Garner High School basketball coach Eddie Gray says he’ll never forget the impact Dean Smith and other great coaches have had on his career as a teacher of the game.
Smith died earlier this month. He was 83 and would have turned 84 next week.
Gray has helped coach at summer youth basketball camps, including Smith’s since 1989.
Some of the lessons Gray learned and the information he gathered watching those coaches – especially Smith – still resonates with Gray today. It has helped him coach his team to another successful season this year.
Never miss a local story.
The Trojans, ranked No. 1 in The News & Observer poll, finished 14-0 in the Greater Neuse River 4A Conference. It was the second time in Gray’s 26 seasons that Garner has gone unbeaten in league play.
Gray, a 1970 graduate of Garner, also had an unbeaten conference season in 2010-11 when Garner started 26-0 before losing in the third round of the state tournament
But the lessons he learned from Smith go far beyond the X’s and O’s. They extend off the court.
“When (Smith) was recruiting Donald Williams – I took Donald to a basketball game –and one of the things I got to see was how he created this family atmosphere with his program,” Gray said.
Williams, who was one of the first players he would coach at the varsity level, would eventually go on to play for Smith at North Carolina Chapel Hill.
“He cared about his kids on and off the court,” Gray said. “So what I tried to do as a high school basketball coach is kind of emulate those things.”
Already a history teacher, Gray became head coach of the varsity basketball team in 1989. He was previously the junior varsity coach. As a coach he’d go to his players’ classes from time to time to check on their progress. He wanted to create a relationship with the faculty so that they could come to him with any problems they may have with the players and help fix them.
“Then as a history teacher I found out a lot of how he helped to promote civil rights in the ACC,” Gray said “His charitable work in his local Baptist church. He taught Sunday School classes. He helped to integrate the city of Chapel Hill. He did a lot of things that people didn’t know about. He taught a lot of people like me other things of what it means to be a teacher. Not just to coach a basketball game.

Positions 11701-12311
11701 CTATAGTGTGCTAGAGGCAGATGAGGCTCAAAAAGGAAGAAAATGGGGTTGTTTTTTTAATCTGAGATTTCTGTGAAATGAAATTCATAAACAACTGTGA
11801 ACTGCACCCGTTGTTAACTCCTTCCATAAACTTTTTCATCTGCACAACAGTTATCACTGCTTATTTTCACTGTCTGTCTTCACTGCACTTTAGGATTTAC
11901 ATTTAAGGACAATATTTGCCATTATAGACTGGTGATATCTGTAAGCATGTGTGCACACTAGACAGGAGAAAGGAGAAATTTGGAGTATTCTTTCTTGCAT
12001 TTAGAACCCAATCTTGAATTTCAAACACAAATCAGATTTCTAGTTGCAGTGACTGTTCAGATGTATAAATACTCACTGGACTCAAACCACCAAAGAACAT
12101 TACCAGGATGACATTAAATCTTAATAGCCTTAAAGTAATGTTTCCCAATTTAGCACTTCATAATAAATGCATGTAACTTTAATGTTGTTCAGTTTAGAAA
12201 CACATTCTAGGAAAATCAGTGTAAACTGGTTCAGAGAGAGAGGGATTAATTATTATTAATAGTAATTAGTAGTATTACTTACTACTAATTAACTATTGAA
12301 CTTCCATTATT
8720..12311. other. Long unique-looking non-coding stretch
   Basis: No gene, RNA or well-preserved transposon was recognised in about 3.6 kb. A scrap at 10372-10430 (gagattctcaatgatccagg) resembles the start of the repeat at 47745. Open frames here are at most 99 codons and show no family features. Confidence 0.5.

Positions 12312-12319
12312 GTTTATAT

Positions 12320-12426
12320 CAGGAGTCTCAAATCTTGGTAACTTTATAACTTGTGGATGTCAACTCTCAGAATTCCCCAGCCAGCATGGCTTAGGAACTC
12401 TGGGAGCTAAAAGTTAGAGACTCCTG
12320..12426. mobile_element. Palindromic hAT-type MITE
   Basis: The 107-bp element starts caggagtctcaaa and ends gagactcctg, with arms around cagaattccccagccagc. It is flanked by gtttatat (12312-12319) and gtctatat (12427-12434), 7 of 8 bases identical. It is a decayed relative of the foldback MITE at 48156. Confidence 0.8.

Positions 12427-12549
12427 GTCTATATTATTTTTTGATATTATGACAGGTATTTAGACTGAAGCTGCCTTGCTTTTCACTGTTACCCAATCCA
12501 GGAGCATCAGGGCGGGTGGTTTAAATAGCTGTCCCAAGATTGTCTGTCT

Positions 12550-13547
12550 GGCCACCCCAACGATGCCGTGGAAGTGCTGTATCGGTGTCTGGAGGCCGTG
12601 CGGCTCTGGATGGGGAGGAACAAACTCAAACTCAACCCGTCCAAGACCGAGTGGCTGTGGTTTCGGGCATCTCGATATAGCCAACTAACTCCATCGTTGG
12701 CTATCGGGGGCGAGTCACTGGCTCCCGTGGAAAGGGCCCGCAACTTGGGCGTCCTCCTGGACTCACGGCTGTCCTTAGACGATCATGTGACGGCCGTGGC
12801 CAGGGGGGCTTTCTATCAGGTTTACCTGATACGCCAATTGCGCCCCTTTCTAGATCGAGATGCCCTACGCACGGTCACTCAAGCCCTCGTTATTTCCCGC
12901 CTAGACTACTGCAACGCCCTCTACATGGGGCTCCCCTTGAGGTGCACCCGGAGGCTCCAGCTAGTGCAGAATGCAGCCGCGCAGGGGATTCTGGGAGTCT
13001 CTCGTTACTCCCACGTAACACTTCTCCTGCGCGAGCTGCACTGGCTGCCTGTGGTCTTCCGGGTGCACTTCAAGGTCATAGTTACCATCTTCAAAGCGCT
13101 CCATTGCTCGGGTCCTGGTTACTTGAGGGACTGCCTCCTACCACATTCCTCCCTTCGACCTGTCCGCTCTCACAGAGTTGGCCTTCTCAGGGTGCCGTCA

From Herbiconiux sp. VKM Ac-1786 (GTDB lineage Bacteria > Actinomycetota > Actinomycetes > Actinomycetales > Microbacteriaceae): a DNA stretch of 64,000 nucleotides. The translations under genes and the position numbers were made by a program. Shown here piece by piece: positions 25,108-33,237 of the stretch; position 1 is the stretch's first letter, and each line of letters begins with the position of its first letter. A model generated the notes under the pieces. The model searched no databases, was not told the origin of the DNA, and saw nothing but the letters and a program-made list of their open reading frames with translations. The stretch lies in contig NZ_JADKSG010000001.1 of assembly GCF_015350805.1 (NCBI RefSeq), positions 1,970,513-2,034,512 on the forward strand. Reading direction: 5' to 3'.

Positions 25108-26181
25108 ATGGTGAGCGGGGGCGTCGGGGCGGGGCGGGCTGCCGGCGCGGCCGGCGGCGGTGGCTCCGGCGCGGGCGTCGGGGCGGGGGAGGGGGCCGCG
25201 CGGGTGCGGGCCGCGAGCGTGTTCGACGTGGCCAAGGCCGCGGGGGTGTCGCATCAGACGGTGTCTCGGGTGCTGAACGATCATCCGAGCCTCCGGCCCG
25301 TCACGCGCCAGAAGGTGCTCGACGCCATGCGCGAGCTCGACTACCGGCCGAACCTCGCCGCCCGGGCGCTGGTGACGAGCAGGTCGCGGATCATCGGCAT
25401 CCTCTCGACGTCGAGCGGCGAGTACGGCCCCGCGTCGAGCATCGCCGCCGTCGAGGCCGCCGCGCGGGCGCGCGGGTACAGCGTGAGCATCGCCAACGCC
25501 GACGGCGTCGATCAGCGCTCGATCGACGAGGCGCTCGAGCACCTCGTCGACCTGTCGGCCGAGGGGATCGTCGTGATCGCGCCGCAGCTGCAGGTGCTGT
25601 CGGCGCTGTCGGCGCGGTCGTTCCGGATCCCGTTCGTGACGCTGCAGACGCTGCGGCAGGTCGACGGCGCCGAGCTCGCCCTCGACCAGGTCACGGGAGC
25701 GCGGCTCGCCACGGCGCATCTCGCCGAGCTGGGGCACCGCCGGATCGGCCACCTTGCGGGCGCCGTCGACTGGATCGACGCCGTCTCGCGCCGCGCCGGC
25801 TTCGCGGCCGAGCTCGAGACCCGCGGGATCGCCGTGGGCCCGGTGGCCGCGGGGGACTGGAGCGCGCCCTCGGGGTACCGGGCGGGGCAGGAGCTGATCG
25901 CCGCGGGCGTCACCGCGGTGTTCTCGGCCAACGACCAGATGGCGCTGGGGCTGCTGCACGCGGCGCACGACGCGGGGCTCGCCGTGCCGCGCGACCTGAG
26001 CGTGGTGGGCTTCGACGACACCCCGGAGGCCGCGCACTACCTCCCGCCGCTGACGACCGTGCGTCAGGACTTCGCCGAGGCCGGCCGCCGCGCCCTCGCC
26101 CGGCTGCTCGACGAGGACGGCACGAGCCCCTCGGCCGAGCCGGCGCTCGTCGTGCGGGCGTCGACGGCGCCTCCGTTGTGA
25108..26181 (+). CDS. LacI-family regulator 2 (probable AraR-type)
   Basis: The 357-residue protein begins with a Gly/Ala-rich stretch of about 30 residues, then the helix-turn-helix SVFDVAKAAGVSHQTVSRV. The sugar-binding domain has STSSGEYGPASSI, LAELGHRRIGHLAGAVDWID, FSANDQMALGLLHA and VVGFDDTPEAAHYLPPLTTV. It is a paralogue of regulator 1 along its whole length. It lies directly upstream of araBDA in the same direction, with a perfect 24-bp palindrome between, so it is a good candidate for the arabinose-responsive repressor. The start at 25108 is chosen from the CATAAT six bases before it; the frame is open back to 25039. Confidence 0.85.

“I think he saw that basketball was an extension of the classroom and there were all kinds of life lessons that you can teach,” Gray continued. “And I adopted that philosophy and I give him a lot of the credit for that.”
The fiery, thick mustached coach with glasses, has been nothing short of successful throughout his career. Gray has won 447 games in his career. The Trojans finished the regular season (22-1) overall, their only loss to Millbrook High School.
Julius Barnes, the point guard who has played more games under Gray than any other player, said throughout his years, Gray has remained consistent in his coaching style and he preaches the same thing at every practice and every game.
“Playing hard, playing together, having fun and playing with heart,” Barnes, a senior, said.
Junior Nick Kuhns said the same.
“His style has not changed very much because he has been successful with it in the past but he adds in a few things each year,” Kuhns said.
Barnes said he’s learned a lot from Gray in his four years at Garner – things that extend beyond the court.
“Coach seems like more than a coach at times,” he said. “I’ve learned a lot about life and history from him because he was also my history teacher. He is a good coach because he gives us all his 100 percent even if it’s yelling at us each day and he expects us to give our 100 percent back on the court and in the classroom.”